Based in Belfast’s famous Titanic Quarter, just a short walk from the Titanic Museum, HMS Caroline is a First World War-era warship now restored as a must-see floating museum with an amazing story to tell.
We are regular visitors to Portsmouth Historic Dockyard in Hampshire, which has many Naval ships to see and explore, including HMS Victory, HMS Warrior, the Mary Rose and HMS M.33 – another First World War era warship, so we were excited to see and experience what HMS Caroline had to offer.
HMS Caroline offers an interactive self-guided tour, touch screen displays and panoramic views of the harbour. Starting on land, there is a small quayside visitor centre and exhibition space dedicated to telling the personal stories of those who served on the ‘Carry’, where the kids picked up their quiz sheets and then it is time to climb onboard and explore.
The first thing you see is a dramatic short film telling the story of the ‘The Battle of Jutland’ which is projected onto the wall of the ship. The 11-minute screening follows the 36-hour Jutland engagement and shows how the battle unfolded from the decks of HMS Caroline. The film does get quite noisy, with gunfire, however it didn’t phase the kids at all.
It was exploring the ship that the kids were more keen to do.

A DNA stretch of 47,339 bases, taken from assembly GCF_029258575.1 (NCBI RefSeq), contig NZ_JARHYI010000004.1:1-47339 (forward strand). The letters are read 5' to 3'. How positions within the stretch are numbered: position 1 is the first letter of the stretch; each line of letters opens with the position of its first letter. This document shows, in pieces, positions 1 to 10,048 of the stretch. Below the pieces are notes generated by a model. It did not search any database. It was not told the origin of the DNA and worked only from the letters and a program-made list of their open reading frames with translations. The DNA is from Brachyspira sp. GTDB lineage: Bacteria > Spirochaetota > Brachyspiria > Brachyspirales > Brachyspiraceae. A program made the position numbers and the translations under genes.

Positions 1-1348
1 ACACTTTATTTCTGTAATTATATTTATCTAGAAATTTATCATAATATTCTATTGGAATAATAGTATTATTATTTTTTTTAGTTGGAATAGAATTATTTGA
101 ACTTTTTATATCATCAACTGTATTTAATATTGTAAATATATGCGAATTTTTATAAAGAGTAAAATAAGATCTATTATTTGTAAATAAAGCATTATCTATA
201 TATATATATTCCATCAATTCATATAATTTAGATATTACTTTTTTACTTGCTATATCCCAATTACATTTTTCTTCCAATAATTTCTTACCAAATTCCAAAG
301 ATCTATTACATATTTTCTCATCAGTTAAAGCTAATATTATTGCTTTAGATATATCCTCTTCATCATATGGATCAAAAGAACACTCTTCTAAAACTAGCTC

Inside the ship, the spaces have been recreated to look as they did in September 1914, when the ship first entered service.
These spaces on HMS Caroline include the Captain’s Quarters, Marines’ Mess and Engine Rooms as well as the Sick Bay and Galley.
The kids also got to work on their trail sheets, trying to find all the LEGO figures that were hidden throughout HMS Caroline, helpfully aided by the uniformed staff onboard.
In the dining room, not only did we find a table laid out for dinner, but we also found some dressing up, with Isaac dressing as the Captain, Sebby as a shipmate whilst Eliza chose to become a mermaid!
It was the interactive elements that the kids most liked and Isaac was determined to learn how to signal with lamps, practising his technique until he managed to spell his name.
There was also the chance to try and crack codes and cyphers.
I am not sure I would trust Sebastian and Isaac to sail in a straight line after seeing their attempts on the simulator.
Isaac did seem quite accomplished at loading and firing torpedo’s.
Outside you are free to walk along the decks and see the ship’s replica 6-inch and 4-inch guns.
You can also head up to the Navigating Bridge where you can visit the Captain’s Sea Cabin.
If you want to extend your visit, you can eat onboard HMS Caroline in the Mess Deck Cafe, which offers a range of hot and cold snacks to suit all ages.
Visiting HMS Caroline is a fascinating day out for all the family. As well as the interactive exhibits, the kids loved talking to the staff onboard, finding out what life really would have been like for the men and women who served on the ship.
A family ticket for HMS Caroline costs £23 for 2 adults and up to 3 children and is valid for a year, allowing you to visit as many times as you like!!
Disclaimer: We were guests onboard HMS Caroline, all thoughts and opinions are our own